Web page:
Rose v. Polaris Industries et al

Filing 36

MEMORANDUM DECISION AND ORDER denying Defendant's 25 Motion for Protective Order; granting Plaintiff's 28 Motion to Compel. Signed by Magistrate Judge Paul M. Warner on 4/24/2017. (eat)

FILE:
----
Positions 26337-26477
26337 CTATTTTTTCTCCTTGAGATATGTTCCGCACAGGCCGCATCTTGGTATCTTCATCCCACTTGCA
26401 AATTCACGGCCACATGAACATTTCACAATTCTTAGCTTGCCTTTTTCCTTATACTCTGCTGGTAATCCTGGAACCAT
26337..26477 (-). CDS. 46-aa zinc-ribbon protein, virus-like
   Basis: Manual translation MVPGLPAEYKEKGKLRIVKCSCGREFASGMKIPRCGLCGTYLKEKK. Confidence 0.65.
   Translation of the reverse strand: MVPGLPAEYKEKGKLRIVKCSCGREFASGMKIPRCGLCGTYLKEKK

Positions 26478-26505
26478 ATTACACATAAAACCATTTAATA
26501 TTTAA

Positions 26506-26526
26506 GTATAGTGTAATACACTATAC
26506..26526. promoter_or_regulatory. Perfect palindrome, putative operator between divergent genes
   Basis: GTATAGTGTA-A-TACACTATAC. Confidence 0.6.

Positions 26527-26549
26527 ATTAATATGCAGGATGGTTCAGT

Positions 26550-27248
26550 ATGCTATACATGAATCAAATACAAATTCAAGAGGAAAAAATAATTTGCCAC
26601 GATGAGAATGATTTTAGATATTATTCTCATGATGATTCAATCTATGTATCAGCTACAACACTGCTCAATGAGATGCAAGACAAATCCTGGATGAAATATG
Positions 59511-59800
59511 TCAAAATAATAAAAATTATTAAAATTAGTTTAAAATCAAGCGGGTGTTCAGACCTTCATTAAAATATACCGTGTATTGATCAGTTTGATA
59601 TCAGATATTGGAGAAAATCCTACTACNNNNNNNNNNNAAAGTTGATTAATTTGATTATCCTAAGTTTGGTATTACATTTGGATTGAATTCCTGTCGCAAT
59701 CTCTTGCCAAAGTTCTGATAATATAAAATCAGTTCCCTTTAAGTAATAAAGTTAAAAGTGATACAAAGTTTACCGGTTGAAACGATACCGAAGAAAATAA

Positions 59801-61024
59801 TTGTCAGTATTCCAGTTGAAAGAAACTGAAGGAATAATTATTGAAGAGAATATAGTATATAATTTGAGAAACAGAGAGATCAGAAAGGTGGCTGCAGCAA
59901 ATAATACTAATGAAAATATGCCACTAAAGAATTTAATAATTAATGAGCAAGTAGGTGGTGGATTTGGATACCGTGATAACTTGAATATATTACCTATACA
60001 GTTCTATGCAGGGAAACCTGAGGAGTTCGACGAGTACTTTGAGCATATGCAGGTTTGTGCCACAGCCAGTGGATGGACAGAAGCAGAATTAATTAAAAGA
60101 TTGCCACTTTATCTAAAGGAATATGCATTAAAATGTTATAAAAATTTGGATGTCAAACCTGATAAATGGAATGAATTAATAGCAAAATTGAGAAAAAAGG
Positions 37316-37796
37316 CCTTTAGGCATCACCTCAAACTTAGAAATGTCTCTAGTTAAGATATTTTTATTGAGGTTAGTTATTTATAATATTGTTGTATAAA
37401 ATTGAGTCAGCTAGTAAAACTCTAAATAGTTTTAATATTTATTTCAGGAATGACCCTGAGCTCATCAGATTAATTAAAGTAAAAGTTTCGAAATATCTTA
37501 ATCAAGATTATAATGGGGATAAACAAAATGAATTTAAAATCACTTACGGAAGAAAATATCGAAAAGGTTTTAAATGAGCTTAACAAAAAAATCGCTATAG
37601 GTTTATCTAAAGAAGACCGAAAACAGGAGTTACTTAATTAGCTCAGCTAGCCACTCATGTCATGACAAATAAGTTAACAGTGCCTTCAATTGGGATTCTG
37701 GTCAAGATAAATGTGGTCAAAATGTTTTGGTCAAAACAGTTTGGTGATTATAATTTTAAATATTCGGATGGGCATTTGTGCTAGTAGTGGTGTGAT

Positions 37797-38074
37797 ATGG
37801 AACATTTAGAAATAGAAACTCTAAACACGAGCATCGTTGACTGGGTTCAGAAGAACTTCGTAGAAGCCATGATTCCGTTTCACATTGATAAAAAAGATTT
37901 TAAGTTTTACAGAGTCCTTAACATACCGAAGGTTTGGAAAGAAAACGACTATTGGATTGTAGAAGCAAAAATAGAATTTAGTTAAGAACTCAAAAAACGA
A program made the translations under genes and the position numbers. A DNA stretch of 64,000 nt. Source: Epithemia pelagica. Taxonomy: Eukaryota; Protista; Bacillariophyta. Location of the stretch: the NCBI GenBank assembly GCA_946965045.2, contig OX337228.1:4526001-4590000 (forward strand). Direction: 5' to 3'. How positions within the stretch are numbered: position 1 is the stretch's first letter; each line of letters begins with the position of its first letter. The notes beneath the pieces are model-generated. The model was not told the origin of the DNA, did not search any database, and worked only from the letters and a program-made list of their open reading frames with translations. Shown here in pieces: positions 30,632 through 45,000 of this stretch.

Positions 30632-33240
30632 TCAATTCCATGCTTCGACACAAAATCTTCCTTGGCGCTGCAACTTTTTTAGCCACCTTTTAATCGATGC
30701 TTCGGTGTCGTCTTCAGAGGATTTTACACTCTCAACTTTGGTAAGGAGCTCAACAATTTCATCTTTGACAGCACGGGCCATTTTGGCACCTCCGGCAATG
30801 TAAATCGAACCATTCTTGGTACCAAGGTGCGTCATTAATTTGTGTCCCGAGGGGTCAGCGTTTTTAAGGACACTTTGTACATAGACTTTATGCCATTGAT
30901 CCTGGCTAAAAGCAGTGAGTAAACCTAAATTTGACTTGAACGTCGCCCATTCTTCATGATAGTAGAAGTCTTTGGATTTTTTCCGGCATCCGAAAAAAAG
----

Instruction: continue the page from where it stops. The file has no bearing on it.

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IN THE UNITED STATES DISTRICT COURT FOR THE DISTRICT OF UTAH CENTRAL DIVISION MATTHEW ROSE, MEMORANDUM DECISION AND ORDER Plaintiff, Case No. 2:16-cv-938-JNP-PMW v. POLARIS INDUSTRIES, INC. and DANIELS SUMMIT LODGE, District Judge Jill. N. Parrish Chief Magistrate Judge Paul M. Warner Defendants. District Judge Jill N. Parrish referred this case to Chief Magistrate Judge Paul M. Warner pursuant to 28 U.S.C. § 636(b)(1)(A).1 Before the court is Daniels Summit Lodge’s (“Defendant”) motion for protective order.2 The court has carefully reviewed the written memoranda submitted by the parties. Pursuant to civil rule 7-1(f) of the Rules of Practice for the United States District Court for the District of Utah, the court has concluded that oral argument is not necessary and will determine the motion on the basis of the written memoranda. See DUCivR 7-1(f). 1 Dkt. no. 17. 2 Dkt. no. 25. BACKGROUND On March 18, 2016, Matthew Rose (“Plaintiff”) rented a Polaris 550 snowmobile from Defendant.3 While operating the snowmobile, Plaintiff was injured when he collided with a wooden fence after being thrown off the snowmobile.4 The snowmobile traveled an additional 300 yards before colliding with a tree, where, according to Plaintiff, it was found with a stuck throttle.5 Between the accident and the filing of the complaint, Plaintiff’s attorney, Brian Stewart, requested a joint inspection of the snowmobile.6 Mr. Stewart employed Dr. Robert R. Wright to perform the inspection, which was conducted in the presence of Defendant’s counsel and expert.7 After filing the complaint, Plaintiff retained additional counsel from Texas who specializes in product liability cases.8 Upon examining the facts of this case, Plaintiff’s new attorneys sought to have the expert they routinely use to testify in cases to inspect the snowmobile.9 Defendant, however, refused Plaintiff’s request for a second inspection and filed the instant motion.10 3 Dkt. no. 2 at 3. 4 Id. 5 Id. 6 Dkt. no. 25 at 2. 7 Id. 8 Dkt. no. 28 at 3. 9 Id. at 4. 10 Dkt. no. 25 at 3-4. 2 DISCUSSION Defendant argues that allowing a second inspection of the snowmobile would be unreasonably cumulative or duplicative in light of Plaintiff’s pre-litigation inspection. Because that inspection was meticulously recorded and photographed, Defendant contends that no new information would be unearthed at a second inspection. Additionally, Defendant claims that a second inspection would be unduly burdensome as it would (1) disrupt Defendant’s snowmobile rental business in the peak season, (2) take Defendant’s employees away from other duties to retrieve the snowmobile, (3) interfere with snowmobile rentals, and (4) affect customer confidence in snowmobile safety. In response, Plaintiff argues that denying his additional expert and counsel access to the snowmobile would unduly prejudice him. Plaintiff contends that he should not be limited to a single, pre-lawsuit inspection conducted by a consulting expert because an expert who has not personally observed the machine may be discredited at trial. Additionally, Plaintiff argues that there is little to no additional burden or expense placed on Defendant because Defendant’s attorneys and experts need not be present at the inspection. Rule 26(b)(1) of the Federal Rules of Civil Procedure allows for “discovery regarding any nonprivileged matter that is relevant to any party’s claim or defense and proportional to the needs of the case . . . .” Fed. R. Civ. P. 26(b)(1). “Relevancy is broadly construed at the discovery stage of the litigation and a request for discovery should be considered relevant if there is any possibility the information sought may be relevant” to a party’s claim or defense. Smith v. MCI Telecomm. Corp., 137 F.R.D. 25, 27 (D. Kan. 1991). That said, if the requested discovery is “unreasonably cumulative or duplicative, or can be obtained from a source that is more 3 convenient, less burdensome, or less expensive,” the court is required to limit the frequency or extent of discovery. Fed. R. Civ. P. 26(b)(2)(C)(i). Additionally, “[t]he court may, for good cause, issue an order to protect a party or person from annoyance, embarrassment, oppression, or undue burden or expense,” by “forbidding the disclosure or discovery . . . .” Fed. R. Civ. P. 26(c)(1); see also DUCivR 26-2. With these standards in mind, the court DENIES Defendant’s motion. The court does not agree with Defendant that a second inspection is unreasonably duplicative. The first inspection occurred prior to the filing of Plaintiff’s complaint and before Plaintiff had even determined that a lawsuit was necessary. It is not unreasonable that after filing his complaint, Plaintiff would seek additional counsel or a different expert, especially this early in the case. Additionally, no matter how thorough the first inspection, there is simply no substitute for an expert’s own inspection of the machine. Furthermore, Plaintiff’s expert could be challenged at or prior to trial if he did not personally inspect the machine. The court is also not persuaded that Defendant would suffer undue expense as it is unnecessary for Defendant’s counsel, expert, or other employees to be present during the second inspection. Indeed, impressions made and discussed between counsel and Plaintiff’s expert at the inspection might be protected as work-product. Defendant’s undue burden arguments are no more persuasive. It is difficult to see how an inspection of an out-of-commission snowmobile would disrupt Defendant’s rental business. There will be no lost revenue from the rental of that particular machine, nor any other machine. Any expense Defendant incurs in digging out the machine from its warehouse is likely to be minimal. Furthermore, the inspection of a damaged snowmobile would not adversely impact Defendant’s customer’s confidence in the safety of its equipment. The inspection can occur in a 4 location where there is little reason for customers to know the inspection is taking place at all. Regardless, the peak snowmobiling season ends in early spring, which is now over. Therefore, inspection of the snowmobile will not significantly disrupt business, discourage customers, be too hard to access, or interfere with snowmobile rental. For these reasons, Defendant’s motion for a protective order is DENIED. Defendant is ordered to allow Plaintiff to perform the inspection at a mutually agreeable time. If the parties cannot come to an agreement, they may file an appropriate motion and the court will make that determination. Although Plaintiff’s opposition memorandum is captioned as both a memorandum in opposition to Defendant’s motion for a protective order and a motion to compel, it does not appear on the docket as a motion to compel.11 That said, to the extent that Plaintiff’s opposition memorandum is also a motion to compel, that motion is GRANTED. Defendant requested that if the court denies its motion and requires a second inspection that the court also require Plaintiff to pay for Defendant’s associated costs of the inspection. Because Defendant’s counsel and/or expert are not required to be present at the inspection and the other costs associated with the inspection are de minimis, the court denies this request. Plaintiff’s request for attorney’s fees is likewise DENIED. 11 Dkt. no. 28. 5 CONCLUSION Based on the foregoing, Defendant’s motion for a protective order is DENIED and Plaintiff’s motion to compel is GRANTED. Defendant is ordered to produce the snowmobile for inspection at a mutually agreeable time. IT IS SO ORDERED. DATED this 24th day of April, 2017. BY THE COURT: PAUL M. WARNER United States Magistrate Judge 6